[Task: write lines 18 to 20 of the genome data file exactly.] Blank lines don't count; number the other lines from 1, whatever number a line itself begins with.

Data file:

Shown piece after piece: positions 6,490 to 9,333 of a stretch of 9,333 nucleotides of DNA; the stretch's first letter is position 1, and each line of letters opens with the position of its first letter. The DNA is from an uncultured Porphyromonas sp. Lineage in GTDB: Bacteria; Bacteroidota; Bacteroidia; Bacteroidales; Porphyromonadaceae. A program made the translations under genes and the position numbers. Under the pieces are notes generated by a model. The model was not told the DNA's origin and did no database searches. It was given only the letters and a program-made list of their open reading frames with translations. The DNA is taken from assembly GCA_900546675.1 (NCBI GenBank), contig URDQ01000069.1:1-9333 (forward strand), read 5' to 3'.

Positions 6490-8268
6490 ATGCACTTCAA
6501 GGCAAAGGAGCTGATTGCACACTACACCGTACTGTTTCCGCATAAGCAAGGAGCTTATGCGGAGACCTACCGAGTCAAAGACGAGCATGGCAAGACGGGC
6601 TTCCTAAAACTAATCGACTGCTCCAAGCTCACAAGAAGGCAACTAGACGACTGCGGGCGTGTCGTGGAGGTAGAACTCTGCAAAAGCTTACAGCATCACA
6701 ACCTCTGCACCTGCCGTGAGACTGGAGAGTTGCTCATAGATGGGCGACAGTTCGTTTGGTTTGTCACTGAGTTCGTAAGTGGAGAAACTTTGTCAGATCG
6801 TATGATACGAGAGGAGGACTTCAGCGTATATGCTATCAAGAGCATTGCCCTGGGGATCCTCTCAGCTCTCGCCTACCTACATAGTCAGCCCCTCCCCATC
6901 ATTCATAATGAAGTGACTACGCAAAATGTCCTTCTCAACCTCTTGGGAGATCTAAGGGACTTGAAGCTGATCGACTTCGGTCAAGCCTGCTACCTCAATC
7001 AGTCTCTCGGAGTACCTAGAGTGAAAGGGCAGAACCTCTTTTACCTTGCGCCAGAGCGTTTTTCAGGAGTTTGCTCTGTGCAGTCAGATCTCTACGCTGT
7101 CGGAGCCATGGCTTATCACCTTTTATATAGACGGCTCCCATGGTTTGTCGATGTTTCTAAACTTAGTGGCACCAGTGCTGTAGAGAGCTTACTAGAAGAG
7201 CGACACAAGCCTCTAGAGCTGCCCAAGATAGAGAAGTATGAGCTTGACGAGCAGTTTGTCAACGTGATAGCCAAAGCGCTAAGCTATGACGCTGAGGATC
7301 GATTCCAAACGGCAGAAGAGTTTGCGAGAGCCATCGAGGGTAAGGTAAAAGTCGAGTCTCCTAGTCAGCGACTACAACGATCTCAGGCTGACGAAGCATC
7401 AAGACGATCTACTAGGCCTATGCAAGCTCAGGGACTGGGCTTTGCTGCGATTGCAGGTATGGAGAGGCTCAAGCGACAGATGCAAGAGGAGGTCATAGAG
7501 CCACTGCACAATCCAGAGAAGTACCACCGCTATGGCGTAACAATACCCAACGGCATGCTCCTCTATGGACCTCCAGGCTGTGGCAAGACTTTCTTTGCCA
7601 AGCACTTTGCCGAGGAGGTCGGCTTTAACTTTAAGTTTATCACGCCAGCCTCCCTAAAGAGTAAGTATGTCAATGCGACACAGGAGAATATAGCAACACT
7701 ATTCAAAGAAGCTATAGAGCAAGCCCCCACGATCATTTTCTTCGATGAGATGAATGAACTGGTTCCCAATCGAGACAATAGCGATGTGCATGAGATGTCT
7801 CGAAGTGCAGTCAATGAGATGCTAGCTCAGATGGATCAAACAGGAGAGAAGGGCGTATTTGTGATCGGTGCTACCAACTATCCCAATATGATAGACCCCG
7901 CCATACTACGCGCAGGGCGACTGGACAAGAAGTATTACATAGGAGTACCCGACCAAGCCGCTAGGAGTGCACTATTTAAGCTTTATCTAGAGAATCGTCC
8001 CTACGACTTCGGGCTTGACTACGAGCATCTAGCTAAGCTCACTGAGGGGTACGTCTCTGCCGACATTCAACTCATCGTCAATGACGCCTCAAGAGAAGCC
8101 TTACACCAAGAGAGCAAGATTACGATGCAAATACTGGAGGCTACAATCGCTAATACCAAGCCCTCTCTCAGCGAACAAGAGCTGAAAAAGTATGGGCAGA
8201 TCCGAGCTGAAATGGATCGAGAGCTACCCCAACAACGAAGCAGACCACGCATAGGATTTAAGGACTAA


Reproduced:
7901 CCATACTACGCGCAGGGCGACTGGACAAGAAGTATTACATAGGAGTACCCGACCAAGCCGCTAGGAGTGCACTATTTAAGCTTTATCTAGAGAATCGTCC
8001 CTACGACTTCGGGCTTGACTACGAGCATCTAGCTAAGCTCACTGAGGGGTACGTCTCTGCCGACATTCAACTCATCGTCAATGACGCCTCAAGAGAAGCC
8101 TTACACCAAGAGAGCAAGATTACGATGCAAATACTGGAGGCTACAATCGCTAATACCAAGCCCTCTCTCAGCGAACAAGAGCTGAAAAAGTATGGGCAGA